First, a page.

Epic Games filed a lawsuit against Google in 2020, claiming that Google was operating an unlawful monopoly due to its in-app purchase fees in the Google Play Store. That same year, Epic Games filed a lawsuit against Apple, since the company's App Store also takes a 30% cut of in-app purchase fees. Epic Games challenged Google and Apple's practices in an effort to circumvent these fees and streamline the use of third party payment processors. In 2021, Epic's claims against Apple were rejected, and subsequent appeals ultimately ruled in favor of Apple in April 2023, nearly three years after the lawsuit was first filed. Epic's lawsuit against Google is still ongoing after the case went to trial in the US District Court for the Northern District of California on November 7.
According to a report by The Verge, Sweeney claims that Epic Games cannot pass on savings to customers due to prices currently set for in-game items on Sony platforms. The Epic CEO says "we cannot sell out of PlayStation at a lower price than we sell on PlayStation," likely referring to a most-favored nations (MFN) clause. The MFN clause prevents Epic from selling in-game items cheaper than the prices found on PlayStation. Sweeney says this particular clause is a standard part of PlayStation contracts. However, Google believes Epic's deal with Sony is shady, since Sony is now an Epic Games shareholder.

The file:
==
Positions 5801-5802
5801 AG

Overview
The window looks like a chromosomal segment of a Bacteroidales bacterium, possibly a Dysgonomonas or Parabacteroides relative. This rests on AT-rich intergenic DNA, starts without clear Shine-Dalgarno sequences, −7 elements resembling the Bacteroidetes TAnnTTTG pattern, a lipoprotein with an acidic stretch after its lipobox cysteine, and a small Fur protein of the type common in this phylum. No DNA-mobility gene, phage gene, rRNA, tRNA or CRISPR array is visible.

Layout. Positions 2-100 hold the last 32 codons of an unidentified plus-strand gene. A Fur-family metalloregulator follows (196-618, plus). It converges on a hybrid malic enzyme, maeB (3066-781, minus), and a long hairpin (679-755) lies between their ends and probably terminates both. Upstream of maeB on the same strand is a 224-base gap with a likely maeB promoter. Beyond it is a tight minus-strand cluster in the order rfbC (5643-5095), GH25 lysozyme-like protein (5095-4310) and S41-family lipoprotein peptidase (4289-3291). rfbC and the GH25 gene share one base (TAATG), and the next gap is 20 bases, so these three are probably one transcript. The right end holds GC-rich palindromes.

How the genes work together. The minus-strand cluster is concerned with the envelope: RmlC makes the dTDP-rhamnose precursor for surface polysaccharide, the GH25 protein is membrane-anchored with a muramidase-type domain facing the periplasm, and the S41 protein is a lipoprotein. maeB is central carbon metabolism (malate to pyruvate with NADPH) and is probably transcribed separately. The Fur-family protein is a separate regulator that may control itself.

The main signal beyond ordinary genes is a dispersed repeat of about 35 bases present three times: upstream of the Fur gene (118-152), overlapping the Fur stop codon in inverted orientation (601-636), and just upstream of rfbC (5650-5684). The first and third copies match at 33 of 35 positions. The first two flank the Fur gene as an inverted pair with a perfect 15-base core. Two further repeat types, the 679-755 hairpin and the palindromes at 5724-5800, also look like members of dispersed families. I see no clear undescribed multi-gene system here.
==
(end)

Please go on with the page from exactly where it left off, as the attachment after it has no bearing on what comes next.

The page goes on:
Moreover, Sweeney admits that V-Bucks are more profitable in the PC version of Fortnite due to the lack of fees that Google and Apple would normally incur for Fortnite's Android and iOS versions. In the trial, Google's lawyer asks Sweeney if Epic Games would make millions of dollars more if Fortnite had an Epic direct payment option. Sweeney laughed and agreed by saying that Epic could make billions of dollars if he could avoid paying Google.
Sweeney's claim might encourage some scrutiny from Fortnite players towards Sony, since the community could be saving more on V-Buck purchases if the implied MFN clause wasn't active. However, this clause is designed to protect consumers and companies alike, and this sort of deal appears to be common for Sony's third party partners.
We cannot sell out of PlayStation at a lower price than we sell on PlayStation.
Unsurprisingly, Google is strongly against the use of third-party payment processing for in-app purchases on its Google Play Store, and the company cites potential security risks and negative impacts on the user experience. Epic Games seemingly has an uphill battle ahead as the company attempts to avoid a similar ruling from the Apple lawsuit and secure more future earnings from its games across mobile platforms.
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